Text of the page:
Machine Learning reaches into the unknown
Teaching a machine to pick up objects it knows nothing about is quite a challenge in artificial intelligence research
The act of engaging with physical objects in a safe and non-damaging manner is a critical study in the field of Machine Learning. But the functional leap from robots with prior knowledge of their environment to AI-driven systems — capable of mapping and adapting to new objects and situations — represents a genuine evolutionary step away from the 'Henry Ford' model of production-line automation; a step towards authentic machine agency.
Yet the field of robot grasping is still haunted by templates and the need for 'fixed' conditions. Amazon Robotics is investing significantly in AI systems capable of negotiating cluttered warehouses and identifying objects which conform to pre-set 3D meshes held by the robots in a database. Meantime Google's Sergey Levine has led elaborate research to teach industrial robots how to cope with unexpected or cluttered assembly environments.
There's a lot at stake, not least the challenge of overcoming a fairly natural fear that robot hands may have incorrect understanding of the pressure and attitude-control needed to move different types of objects from one place to another. Unsurprisingly it's a fear that has often manifested in popular media.
For major manufacturers and for goods companies such as Amazon, the development of intelligent automated grasping represents an industrial lodestone on the road to genuine AI-driven services - not to mention a significant opportunity to downsize in terms of human contributors to the process.
There's a symbiotic relationship between the well-funded industry concerns currently engaged with the problem, and medical and cybernetic research, which is seeking to utilise Machine Learning to create new AI-resourced dexterity solutions for people with impaired mobility.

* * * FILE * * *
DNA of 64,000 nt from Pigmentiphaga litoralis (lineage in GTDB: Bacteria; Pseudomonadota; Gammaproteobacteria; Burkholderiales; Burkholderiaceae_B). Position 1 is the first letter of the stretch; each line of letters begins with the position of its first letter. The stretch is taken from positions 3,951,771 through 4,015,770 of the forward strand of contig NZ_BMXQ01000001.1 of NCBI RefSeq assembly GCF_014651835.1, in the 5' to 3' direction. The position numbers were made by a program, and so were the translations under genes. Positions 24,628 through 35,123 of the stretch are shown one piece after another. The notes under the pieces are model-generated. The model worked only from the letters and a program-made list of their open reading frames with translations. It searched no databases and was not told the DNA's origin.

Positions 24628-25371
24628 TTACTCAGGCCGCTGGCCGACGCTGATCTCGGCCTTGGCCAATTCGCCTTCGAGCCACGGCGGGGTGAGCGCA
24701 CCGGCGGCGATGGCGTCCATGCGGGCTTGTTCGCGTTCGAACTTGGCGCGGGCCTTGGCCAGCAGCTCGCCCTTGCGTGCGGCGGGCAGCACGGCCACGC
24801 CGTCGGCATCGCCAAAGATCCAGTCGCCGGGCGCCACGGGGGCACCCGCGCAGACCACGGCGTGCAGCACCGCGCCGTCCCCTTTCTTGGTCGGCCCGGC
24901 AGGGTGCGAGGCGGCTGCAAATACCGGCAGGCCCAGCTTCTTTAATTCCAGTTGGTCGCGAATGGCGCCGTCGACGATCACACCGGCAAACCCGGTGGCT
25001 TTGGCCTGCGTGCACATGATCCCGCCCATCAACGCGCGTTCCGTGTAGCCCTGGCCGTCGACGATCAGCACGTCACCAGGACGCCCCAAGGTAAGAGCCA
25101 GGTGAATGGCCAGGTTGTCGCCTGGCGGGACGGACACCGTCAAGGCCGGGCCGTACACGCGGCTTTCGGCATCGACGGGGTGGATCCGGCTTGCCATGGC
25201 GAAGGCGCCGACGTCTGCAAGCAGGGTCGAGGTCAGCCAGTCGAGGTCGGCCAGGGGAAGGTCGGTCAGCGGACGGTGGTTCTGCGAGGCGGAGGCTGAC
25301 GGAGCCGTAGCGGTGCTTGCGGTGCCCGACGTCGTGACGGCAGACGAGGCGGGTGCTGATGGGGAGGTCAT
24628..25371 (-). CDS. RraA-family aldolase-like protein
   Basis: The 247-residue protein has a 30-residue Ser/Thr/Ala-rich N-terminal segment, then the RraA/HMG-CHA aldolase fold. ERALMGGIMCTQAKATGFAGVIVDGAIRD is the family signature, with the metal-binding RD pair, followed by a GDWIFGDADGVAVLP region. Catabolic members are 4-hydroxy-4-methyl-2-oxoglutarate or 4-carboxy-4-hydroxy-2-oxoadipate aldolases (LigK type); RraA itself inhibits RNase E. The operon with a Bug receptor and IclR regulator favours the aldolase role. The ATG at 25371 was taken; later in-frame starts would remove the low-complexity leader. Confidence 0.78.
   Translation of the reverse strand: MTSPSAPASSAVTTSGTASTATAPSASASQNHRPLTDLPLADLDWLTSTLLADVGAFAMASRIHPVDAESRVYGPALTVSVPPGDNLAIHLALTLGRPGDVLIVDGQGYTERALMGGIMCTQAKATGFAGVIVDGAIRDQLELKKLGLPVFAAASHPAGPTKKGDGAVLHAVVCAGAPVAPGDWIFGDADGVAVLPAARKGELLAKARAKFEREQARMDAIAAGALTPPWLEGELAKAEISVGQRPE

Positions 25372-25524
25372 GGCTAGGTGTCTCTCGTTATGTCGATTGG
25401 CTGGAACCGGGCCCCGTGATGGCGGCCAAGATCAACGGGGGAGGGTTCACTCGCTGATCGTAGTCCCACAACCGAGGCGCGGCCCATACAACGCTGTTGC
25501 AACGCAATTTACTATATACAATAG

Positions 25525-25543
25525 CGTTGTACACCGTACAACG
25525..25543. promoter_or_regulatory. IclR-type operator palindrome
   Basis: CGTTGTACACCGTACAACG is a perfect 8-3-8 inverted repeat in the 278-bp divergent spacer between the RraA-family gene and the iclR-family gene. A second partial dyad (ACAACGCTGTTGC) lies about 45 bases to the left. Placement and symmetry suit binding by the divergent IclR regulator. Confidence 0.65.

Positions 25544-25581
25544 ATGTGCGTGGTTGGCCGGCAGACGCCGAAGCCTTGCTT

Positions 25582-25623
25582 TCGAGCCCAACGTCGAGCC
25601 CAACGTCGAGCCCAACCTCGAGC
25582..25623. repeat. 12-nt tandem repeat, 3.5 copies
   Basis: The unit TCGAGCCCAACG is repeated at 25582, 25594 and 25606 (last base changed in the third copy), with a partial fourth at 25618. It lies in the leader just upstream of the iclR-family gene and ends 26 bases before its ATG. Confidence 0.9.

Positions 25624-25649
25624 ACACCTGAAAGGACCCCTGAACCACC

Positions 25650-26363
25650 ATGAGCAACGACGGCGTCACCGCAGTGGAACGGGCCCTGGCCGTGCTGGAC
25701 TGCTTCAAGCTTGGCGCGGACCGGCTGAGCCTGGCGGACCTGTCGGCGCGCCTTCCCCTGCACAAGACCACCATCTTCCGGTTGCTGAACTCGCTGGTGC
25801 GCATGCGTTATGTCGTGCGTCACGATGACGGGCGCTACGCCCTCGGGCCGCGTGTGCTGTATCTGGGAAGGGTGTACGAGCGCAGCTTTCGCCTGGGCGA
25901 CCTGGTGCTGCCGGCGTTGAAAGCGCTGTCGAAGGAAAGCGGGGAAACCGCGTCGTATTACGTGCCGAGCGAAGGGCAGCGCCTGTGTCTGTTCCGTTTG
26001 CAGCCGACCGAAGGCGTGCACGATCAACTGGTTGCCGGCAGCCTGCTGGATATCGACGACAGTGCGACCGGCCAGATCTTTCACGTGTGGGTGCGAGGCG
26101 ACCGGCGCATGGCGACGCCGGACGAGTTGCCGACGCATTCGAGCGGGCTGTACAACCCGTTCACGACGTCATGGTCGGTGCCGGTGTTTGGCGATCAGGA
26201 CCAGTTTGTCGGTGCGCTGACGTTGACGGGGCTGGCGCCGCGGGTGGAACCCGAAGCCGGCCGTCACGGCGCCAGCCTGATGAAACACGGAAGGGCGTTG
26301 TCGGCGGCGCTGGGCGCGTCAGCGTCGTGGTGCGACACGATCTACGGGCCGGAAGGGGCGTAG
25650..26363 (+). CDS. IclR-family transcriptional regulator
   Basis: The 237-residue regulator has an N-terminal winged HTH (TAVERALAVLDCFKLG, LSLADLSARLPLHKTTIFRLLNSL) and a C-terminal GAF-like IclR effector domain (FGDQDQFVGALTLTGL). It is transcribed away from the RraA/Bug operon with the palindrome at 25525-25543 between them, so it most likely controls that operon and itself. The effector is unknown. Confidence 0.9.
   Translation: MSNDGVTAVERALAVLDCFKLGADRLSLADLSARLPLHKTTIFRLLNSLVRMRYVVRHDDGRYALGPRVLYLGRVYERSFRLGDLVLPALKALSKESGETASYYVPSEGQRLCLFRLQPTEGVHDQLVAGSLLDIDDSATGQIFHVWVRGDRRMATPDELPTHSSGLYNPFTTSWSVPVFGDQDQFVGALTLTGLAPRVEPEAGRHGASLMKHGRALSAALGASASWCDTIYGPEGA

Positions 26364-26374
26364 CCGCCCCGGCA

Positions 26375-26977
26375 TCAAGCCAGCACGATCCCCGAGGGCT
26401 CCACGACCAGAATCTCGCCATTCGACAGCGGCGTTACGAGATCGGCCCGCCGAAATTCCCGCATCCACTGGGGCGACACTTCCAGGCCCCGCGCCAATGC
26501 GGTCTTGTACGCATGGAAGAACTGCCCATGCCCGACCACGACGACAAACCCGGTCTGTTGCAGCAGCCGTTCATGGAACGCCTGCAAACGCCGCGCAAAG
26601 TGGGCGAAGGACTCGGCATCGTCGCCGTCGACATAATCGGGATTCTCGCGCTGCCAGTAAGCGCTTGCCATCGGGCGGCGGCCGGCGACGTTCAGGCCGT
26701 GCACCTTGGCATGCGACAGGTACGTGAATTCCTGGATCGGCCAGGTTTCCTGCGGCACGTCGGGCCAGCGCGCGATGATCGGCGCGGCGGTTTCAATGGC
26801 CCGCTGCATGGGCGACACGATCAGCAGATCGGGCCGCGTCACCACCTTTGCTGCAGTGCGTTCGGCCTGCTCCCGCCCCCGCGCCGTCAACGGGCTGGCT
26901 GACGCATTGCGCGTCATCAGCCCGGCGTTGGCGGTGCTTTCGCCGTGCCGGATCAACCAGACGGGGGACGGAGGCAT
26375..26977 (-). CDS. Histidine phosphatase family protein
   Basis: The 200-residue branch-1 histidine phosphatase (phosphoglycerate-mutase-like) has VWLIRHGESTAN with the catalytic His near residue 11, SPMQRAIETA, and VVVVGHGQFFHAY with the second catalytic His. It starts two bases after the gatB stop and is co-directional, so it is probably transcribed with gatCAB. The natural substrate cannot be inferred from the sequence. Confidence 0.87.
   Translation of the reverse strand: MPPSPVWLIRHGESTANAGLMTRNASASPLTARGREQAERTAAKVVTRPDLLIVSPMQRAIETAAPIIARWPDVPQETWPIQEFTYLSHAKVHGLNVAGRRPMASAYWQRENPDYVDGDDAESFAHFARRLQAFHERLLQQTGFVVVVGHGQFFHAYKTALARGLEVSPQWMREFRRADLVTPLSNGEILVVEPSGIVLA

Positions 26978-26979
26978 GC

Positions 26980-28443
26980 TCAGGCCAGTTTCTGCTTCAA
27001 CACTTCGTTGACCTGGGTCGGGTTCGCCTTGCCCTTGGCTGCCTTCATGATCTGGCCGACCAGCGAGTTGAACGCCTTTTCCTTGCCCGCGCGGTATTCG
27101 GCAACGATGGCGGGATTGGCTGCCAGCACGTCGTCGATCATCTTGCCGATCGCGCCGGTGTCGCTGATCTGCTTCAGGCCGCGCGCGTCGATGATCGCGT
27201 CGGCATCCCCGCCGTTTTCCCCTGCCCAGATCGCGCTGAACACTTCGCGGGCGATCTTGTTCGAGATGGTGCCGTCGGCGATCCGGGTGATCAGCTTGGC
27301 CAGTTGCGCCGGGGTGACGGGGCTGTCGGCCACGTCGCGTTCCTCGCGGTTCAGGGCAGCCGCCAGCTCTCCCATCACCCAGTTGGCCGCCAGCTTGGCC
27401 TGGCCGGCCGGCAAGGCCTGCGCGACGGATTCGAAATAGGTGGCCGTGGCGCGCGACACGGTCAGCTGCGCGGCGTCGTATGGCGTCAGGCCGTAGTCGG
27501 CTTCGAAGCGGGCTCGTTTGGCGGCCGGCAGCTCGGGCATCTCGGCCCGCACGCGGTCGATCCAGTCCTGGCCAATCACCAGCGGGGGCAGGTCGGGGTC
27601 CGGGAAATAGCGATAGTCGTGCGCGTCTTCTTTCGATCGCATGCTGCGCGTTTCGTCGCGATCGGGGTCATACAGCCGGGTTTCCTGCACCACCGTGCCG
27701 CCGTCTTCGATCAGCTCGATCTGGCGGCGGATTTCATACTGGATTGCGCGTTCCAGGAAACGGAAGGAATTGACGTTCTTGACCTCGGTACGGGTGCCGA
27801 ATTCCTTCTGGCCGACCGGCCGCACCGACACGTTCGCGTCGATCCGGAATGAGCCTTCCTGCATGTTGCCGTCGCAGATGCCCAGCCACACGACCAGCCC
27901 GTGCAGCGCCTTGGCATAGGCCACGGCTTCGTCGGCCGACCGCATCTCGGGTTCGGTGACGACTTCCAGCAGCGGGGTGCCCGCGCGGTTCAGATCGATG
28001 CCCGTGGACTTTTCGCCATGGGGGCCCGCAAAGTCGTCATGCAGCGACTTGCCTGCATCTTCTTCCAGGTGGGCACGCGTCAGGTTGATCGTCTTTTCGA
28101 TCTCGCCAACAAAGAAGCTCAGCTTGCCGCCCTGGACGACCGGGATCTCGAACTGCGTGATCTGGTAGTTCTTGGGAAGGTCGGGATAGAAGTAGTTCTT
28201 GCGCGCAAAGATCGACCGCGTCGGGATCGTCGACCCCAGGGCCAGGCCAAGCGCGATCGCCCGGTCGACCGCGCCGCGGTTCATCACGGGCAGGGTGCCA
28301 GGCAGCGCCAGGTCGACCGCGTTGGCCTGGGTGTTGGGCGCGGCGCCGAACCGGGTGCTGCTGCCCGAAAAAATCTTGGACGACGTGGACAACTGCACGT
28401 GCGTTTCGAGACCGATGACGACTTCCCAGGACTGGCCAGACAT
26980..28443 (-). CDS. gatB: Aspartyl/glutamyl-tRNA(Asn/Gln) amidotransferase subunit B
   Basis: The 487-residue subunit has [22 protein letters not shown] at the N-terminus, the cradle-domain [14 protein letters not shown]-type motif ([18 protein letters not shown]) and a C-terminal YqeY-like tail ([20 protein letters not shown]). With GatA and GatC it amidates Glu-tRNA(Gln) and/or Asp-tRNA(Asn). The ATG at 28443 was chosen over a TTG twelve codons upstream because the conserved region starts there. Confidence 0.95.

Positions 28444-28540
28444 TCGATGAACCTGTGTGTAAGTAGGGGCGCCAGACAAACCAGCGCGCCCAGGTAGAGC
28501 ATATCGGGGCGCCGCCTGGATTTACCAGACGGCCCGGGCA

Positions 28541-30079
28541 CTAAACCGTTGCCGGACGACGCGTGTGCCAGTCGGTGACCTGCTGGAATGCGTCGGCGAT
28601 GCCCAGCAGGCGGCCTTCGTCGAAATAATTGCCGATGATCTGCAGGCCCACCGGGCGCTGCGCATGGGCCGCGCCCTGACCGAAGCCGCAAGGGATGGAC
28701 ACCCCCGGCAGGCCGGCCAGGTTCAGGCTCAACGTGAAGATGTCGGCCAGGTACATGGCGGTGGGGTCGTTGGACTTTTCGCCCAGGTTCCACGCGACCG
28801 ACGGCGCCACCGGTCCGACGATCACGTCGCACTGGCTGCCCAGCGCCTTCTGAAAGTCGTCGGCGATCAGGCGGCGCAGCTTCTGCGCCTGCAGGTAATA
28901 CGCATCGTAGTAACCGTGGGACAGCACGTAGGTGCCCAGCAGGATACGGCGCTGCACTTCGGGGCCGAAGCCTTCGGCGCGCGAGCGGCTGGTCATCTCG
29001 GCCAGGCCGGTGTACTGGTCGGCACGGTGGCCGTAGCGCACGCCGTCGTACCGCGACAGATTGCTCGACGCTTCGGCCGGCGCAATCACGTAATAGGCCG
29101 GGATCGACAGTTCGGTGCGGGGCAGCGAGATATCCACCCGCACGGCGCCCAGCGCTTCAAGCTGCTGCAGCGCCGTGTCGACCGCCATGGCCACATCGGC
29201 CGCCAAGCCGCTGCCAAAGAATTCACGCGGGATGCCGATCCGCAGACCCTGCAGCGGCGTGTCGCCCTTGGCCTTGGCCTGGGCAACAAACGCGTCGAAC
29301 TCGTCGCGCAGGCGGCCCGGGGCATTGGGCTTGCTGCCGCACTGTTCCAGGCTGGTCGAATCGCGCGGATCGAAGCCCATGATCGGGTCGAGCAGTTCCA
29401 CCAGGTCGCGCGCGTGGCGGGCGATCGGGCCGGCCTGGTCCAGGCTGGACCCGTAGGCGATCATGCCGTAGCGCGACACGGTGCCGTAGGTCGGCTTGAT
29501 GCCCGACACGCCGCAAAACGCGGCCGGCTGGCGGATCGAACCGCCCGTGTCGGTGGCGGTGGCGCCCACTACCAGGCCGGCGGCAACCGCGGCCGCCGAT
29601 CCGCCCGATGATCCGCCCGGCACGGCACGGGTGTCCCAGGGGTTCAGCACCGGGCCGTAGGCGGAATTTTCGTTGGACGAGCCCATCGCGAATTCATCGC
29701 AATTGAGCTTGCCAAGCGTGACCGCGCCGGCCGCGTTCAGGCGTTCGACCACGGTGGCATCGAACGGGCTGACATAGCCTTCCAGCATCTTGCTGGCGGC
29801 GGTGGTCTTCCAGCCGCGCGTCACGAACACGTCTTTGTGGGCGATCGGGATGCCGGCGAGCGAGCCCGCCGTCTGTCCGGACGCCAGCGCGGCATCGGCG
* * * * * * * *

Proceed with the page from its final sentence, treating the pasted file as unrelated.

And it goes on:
At the College Of Computer and Information Science in Boston's Northeastern University, a research team — in collaboration with UMass Lowell — is developing a self-powered mobility system which uses lasers and neural networks to help identify, grasp and move 'unknown' objects for disabled users.
The team has developed two interfaces for the laser-guided grasping system; the first is aimed at users with limb tremors, which are dampened by the use of a foam ball to aim the laser, indicating to the arm's AI the area containing the object to be grasped.
The second interface (above, right) addresses users with far more severe upper body impairments, and uses a servo arrangement which could potentially be controlled by sip-and-puff (or 'single-switch') scanning. The versatility of the second interface permits other forms of control, including joystick or mouse (or, in theory, more ambitious leaps of mobility, such as thought ).
"One of the major objectives of our research is to be able to deal with 'novel objects'," says project team member Marcus Gualtieri "which means we do not store a 3D mesh of the objects the robot will grasp. This is important in household and other human environments where there are a lot of objects."
"It would be tedious," he continues "to create a mesh model for each object. We hope the system can be more plug-and-play, where the non-expert operator does not need to do a lot of work up-front creating meshes of objects."